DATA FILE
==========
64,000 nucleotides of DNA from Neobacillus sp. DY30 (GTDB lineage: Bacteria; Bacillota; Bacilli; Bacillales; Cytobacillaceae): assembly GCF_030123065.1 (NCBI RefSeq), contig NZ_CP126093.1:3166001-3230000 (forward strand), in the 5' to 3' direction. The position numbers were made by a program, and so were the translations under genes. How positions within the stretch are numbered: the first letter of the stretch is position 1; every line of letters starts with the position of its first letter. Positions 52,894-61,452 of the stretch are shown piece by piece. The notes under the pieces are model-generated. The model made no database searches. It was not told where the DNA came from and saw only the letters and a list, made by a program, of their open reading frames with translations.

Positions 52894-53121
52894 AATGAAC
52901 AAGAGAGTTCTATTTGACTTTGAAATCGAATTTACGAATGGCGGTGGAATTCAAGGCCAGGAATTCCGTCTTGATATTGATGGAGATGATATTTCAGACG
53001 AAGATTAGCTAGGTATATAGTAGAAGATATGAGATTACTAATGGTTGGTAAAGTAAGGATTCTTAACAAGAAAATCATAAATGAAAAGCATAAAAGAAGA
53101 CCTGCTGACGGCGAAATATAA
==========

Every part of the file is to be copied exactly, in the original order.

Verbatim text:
64,000 nucleotides of DNA from Neobacillus sp. DY30 (GTDB lineage: Bacteria; Bacillota; Bacilli; Bacillales; Cytobacillaceae): assembly GCF_030123065.1 (NCBI RefSeq), contig NZ_CP126093.1:3166001-3230000 (forward strand), in the 5' to 3' direction. The position numbers were made by a program, and so were the translations under genes. How positions within the stretch are numbered: the first letter of the stretch is position 1; every line of letters starts with the position of its first letter. Positions 52,894-61,452 of the stretch are shown piece by piece. The notes under the pieces are model-generated. The model made no database searches. It was not told where the DNA came from and saw only the letters and a list, made by a program, of their open reading frames with translations.

Positions 52894-53121
52894 AATGAAC
52901 AAGAGAGTTCTATTTGACTTTGAAATCGAATTTACGAATGGCGGTGGAATTCAAGGCCAGGAATTCCGTCTTGATATTGATGGAGATGATATTTCAGACG
53001 AAGATTAGCTAGGTATATAGTAGAAGATATGAGATTACTAATGGTTGGTAAAGTAAGGATTCTTAACAAGAAAATCATAAATGAAAAGCATAAAAGAAGA
53101 CCTGCTGACGGCGAAATATAA